Desensitising Oscar trial

2014-03-13 21:03
Oscar Pistorius appears in the North Gauteng High Court. (Alon Skuy, Pool)

Oscar Pistorius appears in the North Gauteng High Court. (Alon Skuy, Pool)

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Pretoria - On Thursday, the question of the special treatment that the Oscar Pistorius trial is getting reared up again, though indirectly.

Not far from the North Gauteng High Court, in Centurion, the Marikana Commission of Inquiry is plodding along.

The police who shot and killed 43 miners on 16 August 2012 are testifying about what happened that day, under cross-examination from multiple legal teams.

Some of the details of how the miners died are disturbing – some had shots to the back of the pelvis and the head, and some were shot with their hands tied, or bound behind their backs.

This evidence continues to rubbish the police version of events; that they were acting in self-defence and private defence.

Some of the images of the dead miners quickly found their way onto social media and started floating about.

This has been the treatment of the footage of the dead miners in general. Videos of their dying moments were broadcasted around the media, and were openly shown at the commission.

The same happened to pictures of the bodies.

In contrast, the trial of Pistorius was briefly adjourned so that the prosecution could remove some of the most sensitive images of Reeva Steenkamp’s body.

State prosecutor Gerrie Nel said that the broadcast media was warned that some of the pictures to be shown would be disturbing, and, therefore, there should be fair warning for TV viewers and the like.

At one point during the re-examination of SAPS forensic analyst Colonel Johannes Vermeulen, Pistorius and the court audience caught a glimpse of some of the images. They were bad – and set the athlete vomiting.

The court will be obliged to halt every time Pistorius gets into a state. He has to be there for everything that happens, explained UCT law lecturer Kelly Phelps.

"It is a fundamental part of the right to a fair trial to face your accusers in court," she said. "You need to know what is being said about you so that you can properly respond to it if called on to do so. That is why he has to be there."

But the person who went through the photos of the Pistorius house was the retired Colonel Giliam Schoombie van Rensburg.

At the time of Steenkamp’s death, he was the station commander of the Boschkop police station that covers the precinct in which the Silver Woods Estate is located. After spending 24 hours chasing after an armed robbery gang, he responded to the call.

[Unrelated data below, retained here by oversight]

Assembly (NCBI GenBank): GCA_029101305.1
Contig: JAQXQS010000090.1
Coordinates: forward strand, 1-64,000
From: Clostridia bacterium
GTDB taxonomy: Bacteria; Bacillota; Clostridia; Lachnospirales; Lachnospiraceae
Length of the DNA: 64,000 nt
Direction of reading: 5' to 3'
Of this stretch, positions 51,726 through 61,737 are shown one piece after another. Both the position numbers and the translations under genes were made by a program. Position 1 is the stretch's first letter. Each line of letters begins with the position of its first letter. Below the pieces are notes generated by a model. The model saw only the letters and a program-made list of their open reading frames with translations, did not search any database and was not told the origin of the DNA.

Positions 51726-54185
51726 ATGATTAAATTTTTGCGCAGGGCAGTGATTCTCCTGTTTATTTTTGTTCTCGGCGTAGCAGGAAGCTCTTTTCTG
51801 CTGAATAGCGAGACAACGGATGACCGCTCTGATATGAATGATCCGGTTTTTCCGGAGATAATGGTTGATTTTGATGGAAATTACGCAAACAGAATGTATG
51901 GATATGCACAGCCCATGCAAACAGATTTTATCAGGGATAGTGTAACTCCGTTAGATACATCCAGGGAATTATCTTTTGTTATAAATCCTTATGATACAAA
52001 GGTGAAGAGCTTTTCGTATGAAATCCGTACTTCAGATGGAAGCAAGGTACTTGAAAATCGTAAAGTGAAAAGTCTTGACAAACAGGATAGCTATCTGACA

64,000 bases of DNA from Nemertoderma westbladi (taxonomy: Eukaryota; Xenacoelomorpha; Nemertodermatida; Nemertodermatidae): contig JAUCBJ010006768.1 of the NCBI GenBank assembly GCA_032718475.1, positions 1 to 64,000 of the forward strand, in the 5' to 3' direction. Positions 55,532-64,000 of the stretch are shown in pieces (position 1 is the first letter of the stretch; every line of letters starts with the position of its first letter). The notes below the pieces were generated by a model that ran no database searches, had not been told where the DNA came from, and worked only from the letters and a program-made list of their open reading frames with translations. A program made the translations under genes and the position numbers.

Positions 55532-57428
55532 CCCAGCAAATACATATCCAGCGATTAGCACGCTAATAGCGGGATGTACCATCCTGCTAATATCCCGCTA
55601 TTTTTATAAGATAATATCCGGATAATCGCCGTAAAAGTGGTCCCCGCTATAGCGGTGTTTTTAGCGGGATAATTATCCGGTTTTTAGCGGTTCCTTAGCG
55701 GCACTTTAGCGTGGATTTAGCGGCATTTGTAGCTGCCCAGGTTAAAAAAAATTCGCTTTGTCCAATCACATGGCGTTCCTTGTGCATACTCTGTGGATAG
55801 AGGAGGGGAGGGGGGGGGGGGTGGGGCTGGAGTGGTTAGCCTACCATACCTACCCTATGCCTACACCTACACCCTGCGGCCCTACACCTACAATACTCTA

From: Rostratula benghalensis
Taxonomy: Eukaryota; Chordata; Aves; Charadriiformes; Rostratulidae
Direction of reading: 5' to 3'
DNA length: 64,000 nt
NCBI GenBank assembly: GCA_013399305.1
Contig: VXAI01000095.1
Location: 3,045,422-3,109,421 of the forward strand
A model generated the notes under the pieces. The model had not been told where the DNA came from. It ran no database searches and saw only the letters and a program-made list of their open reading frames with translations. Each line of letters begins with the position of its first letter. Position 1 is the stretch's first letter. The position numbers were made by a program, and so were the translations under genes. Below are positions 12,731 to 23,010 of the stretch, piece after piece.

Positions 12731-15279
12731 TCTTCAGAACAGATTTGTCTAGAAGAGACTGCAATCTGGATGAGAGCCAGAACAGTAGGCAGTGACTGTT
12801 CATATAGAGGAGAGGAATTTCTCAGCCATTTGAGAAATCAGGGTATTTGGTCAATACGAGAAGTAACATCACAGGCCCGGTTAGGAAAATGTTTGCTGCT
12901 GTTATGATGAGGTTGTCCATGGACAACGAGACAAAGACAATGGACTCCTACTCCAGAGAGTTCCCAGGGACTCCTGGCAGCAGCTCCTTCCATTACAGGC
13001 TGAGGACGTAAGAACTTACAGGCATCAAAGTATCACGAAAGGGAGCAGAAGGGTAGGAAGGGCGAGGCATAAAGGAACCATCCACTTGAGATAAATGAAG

A detailed journey

The prosecution then made him take a step-by-step journey through the house, and who he saw there. His testimony corroborates that of other witnesses – Pistorius had carried Steenkamp’s body downstairs from the toilet where she was shot, and that the estate manager Stander and his daughter were present.

In fact, it was the Standers that talked to the police as they arrived.

The court then took a detailed journey through the Pistorius house, following the trail of blood all the way to the smashed door and the toilet.

Pistorius’s house had blood smears everywhere – from railings to random furniture in different rooms, to a display of watches in his bedroom. The photos also showed an air rifle and baseball bat lying around in the bedroom.

The blood smears were huge and told the story of someone bleeding profusely. But the court made sure to skip over the body lying downstairs.

We didn’t get to see that.

Not that we ought to have. But that should always be the case. As explained by the forensic pathologist Dr Gert Saayman who examined Steenkamp’s body and declined to discuss that evidence on live television and radio, averting the public gaze at this point is about the good morals of society, and the dignity of the deceased, and respect for the loved ones who still remain.

Perhaps the differing treatment of bodies in different cases will spark a serious conversation in South Africa about preserving the dignity of all people, regardless of their social status or wealth.

Read more on:    reeva steenkamp  |  oscar pistorius  |  pistorius trial  |  crime

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